LONDON: Gold has failed to rally in the face of China's stock market crisis as investors, scorched by a brutal end to the market's 12-year bull run, chose cash and bonds for safety over bullion while they seek clarity on the timing of a U.S. rate increase. While at first glance, the failure of a "safe-haven" asset to respond may seem odd, this behaviour is by no means unusual. As a broad rule, bullion tends to benefit from stock market weakness as an alternative asset, but previous equity crashes show the initial price response can be to fall.
By Ranjeetha Pakiam Gold will likely soar to a record within five years as asset bubbles burst in everything from bonds to credit and equities, forcing investors to find a haven, according to Old Mutual Global Investors' Diego Parrilla. The metal is at the start of a multi-year bull run with a "few thousand dollars of upside" in a world of "monetary policy without limits" where central banks print lots of money and low or negative interest rates prevail, said Parrilla, who joined the firm as managing director of commodities last month. He's worked at Goldman Sachs Group Inc.
The once taboo subject of a Greek departure from the eurozone cracked in the past couple of weeks, primarily with threats to Greece.
Today the exit discussion dam broke wide open as Eurozone tells members to make contingencies for "Grexit"
Euro zone officials have told members of the currency area to prepare contingency plans in case Greece decides to quit the bloc, an eventuality which Germany's central bank said would be "manageable".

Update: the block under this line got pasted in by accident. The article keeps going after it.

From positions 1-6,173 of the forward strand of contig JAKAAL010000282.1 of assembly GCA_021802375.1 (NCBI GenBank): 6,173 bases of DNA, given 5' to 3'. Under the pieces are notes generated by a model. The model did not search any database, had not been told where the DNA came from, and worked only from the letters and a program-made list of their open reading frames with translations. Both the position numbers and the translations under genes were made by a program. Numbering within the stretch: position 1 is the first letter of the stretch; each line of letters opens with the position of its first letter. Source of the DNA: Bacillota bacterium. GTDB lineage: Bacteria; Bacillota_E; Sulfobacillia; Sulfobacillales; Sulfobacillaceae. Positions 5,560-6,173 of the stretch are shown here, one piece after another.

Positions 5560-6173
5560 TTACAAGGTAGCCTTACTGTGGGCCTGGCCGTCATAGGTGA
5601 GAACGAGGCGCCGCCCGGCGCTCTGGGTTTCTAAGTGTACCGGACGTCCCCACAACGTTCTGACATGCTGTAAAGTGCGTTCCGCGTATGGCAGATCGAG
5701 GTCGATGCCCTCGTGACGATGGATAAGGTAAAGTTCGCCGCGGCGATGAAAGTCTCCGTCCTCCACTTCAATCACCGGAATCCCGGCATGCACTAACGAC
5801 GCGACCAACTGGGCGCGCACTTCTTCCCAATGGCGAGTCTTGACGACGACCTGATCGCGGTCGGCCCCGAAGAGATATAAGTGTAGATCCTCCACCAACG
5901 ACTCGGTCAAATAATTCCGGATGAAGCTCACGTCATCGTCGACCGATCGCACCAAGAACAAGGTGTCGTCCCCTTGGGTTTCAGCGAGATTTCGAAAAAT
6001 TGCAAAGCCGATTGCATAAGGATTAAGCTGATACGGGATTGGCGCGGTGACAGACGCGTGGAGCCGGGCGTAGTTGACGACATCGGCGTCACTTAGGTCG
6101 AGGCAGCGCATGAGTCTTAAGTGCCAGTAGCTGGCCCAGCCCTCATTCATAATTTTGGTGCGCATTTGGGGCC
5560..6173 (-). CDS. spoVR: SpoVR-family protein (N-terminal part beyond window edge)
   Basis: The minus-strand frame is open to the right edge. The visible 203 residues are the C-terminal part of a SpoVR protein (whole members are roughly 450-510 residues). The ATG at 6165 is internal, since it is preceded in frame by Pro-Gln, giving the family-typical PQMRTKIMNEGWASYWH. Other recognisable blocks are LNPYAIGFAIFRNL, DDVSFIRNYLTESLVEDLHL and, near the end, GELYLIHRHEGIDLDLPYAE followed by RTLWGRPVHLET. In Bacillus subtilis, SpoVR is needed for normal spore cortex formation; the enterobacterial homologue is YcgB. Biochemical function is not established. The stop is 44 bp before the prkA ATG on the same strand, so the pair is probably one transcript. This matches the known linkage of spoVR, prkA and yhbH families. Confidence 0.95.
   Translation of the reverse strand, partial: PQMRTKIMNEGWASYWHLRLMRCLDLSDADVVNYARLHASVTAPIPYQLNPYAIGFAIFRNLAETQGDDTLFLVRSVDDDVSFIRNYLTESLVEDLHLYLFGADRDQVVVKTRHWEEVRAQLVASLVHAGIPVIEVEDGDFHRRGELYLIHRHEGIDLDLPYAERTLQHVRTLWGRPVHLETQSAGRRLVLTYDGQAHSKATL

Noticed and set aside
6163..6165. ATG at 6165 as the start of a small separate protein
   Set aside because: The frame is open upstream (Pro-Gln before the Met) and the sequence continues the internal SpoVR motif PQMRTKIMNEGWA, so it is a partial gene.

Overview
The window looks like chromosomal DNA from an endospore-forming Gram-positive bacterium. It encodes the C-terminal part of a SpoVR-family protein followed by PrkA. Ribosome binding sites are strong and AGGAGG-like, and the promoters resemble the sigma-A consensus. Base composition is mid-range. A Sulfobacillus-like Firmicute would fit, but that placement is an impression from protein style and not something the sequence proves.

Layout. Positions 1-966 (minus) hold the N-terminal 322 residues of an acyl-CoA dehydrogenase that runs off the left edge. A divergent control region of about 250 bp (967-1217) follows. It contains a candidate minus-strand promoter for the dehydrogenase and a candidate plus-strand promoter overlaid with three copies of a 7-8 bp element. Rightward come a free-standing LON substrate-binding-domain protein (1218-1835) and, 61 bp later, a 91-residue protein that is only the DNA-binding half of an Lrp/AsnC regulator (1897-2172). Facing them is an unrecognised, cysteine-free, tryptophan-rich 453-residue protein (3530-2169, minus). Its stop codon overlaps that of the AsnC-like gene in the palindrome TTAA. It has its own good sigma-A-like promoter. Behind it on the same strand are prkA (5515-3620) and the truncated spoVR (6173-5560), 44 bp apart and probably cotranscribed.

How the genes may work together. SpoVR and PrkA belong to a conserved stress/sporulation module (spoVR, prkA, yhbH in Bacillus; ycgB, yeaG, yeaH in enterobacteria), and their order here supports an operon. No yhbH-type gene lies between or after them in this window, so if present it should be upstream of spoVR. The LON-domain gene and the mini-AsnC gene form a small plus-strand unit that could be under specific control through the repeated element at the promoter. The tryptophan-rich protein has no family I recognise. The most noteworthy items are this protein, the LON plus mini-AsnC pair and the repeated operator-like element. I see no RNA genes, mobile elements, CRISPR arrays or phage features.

MILAN — Financial investors would prefer Italy avoided new elections, concerned they would just postpone economic reform and bring little hope of resolving a parliamentary deadlock, a survey by U.S. bank Morgan Stanley showed on Friday.
Only significant funding problems and a much deeper recession would reignite the sort of fear that pushed Italy’s 10-year bond yields above 6.5% in July, according to the survey of 317 market participants carried out this week.
Oslo (AFP) - Malala Yousafzai, the global icon of children's rights who survived a near fatal Taliban gun attack, becomes the youngest Nobel Peace Prize laureate on Wednesday, adding yet another distinction to a long list.
Oslo (AFP) - There was no clear frontrunner ahead of Friday's Nobel Peace Prize announcement, with a Russian opposition newspaper, Tunisia's democratic leadership, Pakistan schoolgirl Malala Yousafzai and Pope Francis among a record number of candidates.
I was debating on what to write about tonight–either the update on Nobel Prize winner Peter Diamond’s failed nomination to the Federal Reserve Board (with his very public withdrawal as shared via the New York Times), or Minnesota governor (and Republican presidential candidate) Tim Pawlenty’s speech on his “economic plan” (text of speech